Construction projects can go bad for a number of reasons. There may be financial difficulties, there could be disagreements over the nature, quality, and timing of the work, or you simply may not get along with the other party.

However, there are numerous risks involved in terminating a construction contract, and it should only be used as a last resort when all other remedial measures have failed. When a termination becomes necessary, you also need to follow the termination provisions set forth in your contract to the letter.

A termination will end the contractual rights and obligations of one or both parties prior to the completion of the project, and any construction contract should include detailed provisions that describe the circumstances under which either party can terminate the contractual relationship.

There are two different kinds of construction contract terminations that can be executed by either party: “for cause” and “for convenience.”

A termination for cause can only occur when one party fails to adequately fulfill their contractual duties with regard to the project. For example, the property owner could conceivably terminate a construction contract for cause if the contractor was failing to perform the work in accordance with an agreed upon timeline. Alternately, the contractor could terminate a contract for cause if the owner failed to pay on time. Potential material breaches could be explicitly defined in the contract, or one could also terminate for cause based on general contract law.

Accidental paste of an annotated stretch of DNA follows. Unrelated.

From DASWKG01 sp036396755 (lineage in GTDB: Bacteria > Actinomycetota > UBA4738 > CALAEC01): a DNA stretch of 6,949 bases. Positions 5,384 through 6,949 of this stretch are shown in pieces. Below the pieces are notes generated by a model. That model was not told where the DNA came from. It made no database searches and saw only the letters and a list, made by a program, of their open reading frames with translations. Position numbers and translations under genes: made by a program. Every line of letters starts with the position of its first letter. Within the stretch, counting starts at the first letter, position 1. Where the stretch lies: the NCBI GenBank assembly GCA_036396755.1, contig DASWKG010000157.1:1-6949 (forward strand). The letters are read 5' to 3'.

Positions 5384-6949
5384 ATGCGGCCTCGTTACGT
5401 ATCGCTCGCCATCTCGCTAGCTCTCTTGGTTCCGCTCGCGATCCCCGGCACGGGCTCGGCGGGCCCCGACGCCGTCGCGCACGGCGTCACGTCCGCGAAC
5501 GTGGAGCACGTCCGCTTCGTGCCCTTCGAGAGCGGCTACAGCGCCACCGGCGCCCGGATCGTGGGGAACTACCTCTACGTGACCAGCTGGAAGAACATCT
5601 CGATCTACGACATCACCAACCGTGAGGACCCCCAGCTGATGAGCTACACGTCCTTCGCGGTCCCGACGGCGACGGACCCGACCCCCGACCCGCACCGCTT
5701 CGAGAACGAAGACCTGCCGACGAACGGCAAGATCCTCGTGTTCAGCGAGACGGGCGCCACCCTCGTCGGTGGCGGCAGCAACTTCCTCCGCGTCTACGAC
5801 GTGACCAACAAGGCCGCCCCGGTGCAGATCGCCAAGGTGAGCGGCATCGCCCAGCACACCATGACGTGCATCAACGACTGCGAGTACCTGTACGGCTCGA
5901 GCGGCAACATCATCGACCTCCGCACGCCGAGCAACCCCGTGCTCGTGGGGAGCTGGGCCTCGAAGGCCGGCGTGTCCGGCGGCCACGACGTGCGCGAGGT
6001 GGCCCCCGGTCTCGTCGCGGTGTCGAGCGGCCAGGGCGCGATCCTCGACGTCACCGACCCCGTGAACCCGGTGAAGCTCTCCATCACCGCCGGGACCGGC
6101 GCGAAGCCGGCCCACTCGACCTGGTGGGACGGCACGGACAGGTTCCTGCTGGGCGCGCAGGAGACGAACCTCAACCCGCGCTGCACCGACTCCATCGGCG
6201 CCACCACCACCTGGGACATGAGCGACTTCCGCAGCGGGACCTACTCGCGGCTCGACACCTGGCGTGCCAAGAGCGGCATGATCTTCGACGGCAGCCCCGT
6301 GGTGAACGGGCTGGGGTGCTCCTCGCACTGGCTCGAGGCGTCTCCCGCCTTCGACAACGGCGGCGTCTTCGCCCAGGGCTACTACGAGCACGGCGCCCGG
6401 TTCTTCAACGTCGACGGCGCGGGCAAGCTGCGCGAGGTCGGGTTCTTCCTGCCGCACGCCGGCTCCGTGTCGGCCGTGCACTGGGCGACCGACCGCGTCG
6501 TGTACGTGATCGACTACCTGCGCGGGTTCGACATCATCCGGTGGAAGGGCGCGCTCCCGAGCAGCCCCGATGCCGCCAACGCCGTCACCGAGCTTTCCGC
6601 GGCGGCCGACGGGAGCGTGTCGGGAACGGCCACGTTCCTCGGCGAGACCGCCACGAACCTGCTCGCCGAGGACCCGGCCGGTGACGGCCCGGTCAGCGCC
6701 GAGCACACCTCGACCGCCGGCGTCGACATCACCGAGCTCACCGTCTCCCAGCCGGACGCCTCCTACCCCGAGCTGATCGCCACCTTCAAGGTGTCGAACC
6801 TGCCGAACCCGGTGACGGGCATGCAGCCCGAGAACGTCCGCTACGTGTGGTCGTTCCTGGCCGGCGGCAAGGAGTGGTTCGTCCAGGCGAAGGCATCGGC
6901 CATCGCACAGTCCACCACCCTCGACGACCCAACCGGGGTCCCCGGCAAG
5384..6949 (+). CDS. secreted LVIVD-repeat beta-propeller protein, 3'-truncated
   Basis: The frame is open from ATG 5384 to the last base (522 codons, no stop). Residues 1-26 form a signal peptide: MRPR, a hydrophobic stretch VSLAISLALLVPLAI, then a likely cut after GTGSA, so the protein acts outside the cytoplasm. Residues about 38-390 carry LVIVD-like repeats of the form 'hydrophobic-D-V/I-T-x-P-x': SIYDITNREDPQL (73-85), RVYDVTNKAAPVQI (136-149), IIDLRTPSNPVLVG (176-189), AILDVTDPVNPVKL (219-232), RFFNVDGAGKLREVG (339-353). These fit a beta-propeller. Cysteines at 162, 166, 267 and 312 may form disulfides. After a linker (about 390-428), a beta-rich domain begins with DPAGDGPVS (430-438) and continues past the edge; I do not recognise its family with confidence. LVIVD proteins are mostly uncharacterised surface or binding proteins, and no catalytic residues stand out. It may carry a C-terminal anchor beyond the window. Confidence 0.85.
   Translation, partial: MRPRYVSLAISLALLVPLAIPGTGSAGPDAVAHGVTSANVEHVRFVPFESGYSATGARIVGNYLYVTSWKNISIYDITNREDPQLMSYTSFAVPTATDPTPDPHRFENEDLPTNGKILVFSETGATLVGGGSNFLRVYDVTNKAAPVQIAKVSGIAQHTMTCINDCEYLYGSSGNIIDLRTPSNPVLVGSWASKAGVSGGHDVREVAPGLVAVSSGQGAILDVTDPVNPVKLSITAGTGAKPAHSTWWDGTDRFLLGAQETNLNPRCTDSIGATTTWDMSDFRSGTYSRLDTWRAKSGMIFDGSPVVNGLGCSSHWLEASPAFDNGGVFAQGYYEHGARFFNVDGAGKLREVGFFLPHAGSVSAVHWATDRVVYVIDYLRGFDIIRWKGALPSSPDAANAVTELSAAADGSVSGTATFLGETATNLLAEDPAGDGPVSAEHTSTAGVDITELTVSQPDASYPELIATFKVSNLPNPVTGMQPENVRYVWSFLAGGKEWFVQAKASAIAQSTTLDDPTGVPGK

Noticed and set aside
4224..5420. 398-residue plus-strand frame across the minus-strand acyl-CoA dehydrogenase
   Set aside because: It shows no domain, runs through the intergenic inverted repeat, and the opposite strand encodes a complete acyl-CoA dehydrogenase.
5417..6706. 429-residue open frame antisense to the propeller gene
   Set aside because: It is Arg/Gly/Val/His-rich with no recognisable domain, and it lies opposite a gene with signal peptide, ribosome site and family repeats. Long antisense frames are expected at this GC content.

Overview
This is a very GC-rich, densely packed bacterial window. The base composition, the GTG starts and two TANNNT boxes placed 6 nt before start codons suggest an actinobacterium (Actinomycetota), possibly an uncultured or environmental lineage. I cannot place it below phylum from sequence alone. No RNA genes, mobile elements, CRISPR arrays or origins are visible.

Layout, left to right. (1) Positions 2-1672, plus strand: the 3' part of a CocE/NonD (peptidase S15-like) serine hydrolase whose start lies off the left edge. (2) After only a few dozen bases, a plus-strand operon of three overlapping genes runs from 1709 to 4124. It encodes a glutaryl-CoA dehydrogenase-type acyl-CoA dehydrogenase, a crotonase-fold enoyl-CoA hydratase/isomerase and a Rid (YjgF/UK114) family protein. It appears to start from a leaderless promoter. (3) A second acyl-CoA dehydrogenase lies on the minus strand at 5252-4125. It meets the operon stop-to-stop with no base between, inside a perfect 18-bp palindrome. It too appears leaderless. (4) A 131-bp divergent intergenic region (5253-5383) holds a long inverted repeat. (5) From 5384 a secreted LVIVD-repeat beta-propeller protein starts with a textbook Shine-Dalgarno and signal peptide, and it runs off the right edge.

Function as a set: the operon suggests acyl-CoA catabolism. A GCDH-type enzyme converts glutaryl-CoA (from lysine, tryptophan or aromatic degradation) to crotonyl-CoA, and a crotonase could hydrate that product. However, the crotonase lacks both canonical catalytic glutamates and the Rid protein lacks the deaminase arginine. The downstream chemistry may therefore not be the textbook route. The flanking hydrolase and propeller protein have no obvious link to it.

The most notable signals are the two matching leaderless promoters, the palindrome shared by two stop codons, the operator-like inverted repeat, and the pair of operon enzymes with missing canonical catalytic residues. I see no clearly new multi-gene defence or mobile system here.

If an owner terminates a contract for cause, he or she generally has a right to seize the building materials for use to complete the work, and the contractor could be held liable for any costs that it takes to complete the project above the original contract costs. The party that is responsible for the default will almost always have some sort of financial penalty or liability if the termination for cause is found to be valid.

Alternately, a termination for convenience is when a contract is terminated when there is no default or breach of obligations by the other party. A termination for convenience can be lawful only when defined explicitly in the contract. They are usually included in contracts as a way to allow each party to end their obligations in a manner which does not significantly harm either of them. In a termination for convenience, the contractor will usually be able to collect payment for work already completed as well as any demobilizing costs, while the owner will be able to avoid paying damages or anticipatory costs for cancelling the work.

However, if a party terminates for cause, but the cause is not found to be valid, then the termination will likely be considered one of convenience. If the factors that led to the termination for convenience are not allowable by the contract, then whoever instigated the termination would likely be liable for considerable damages to the other party.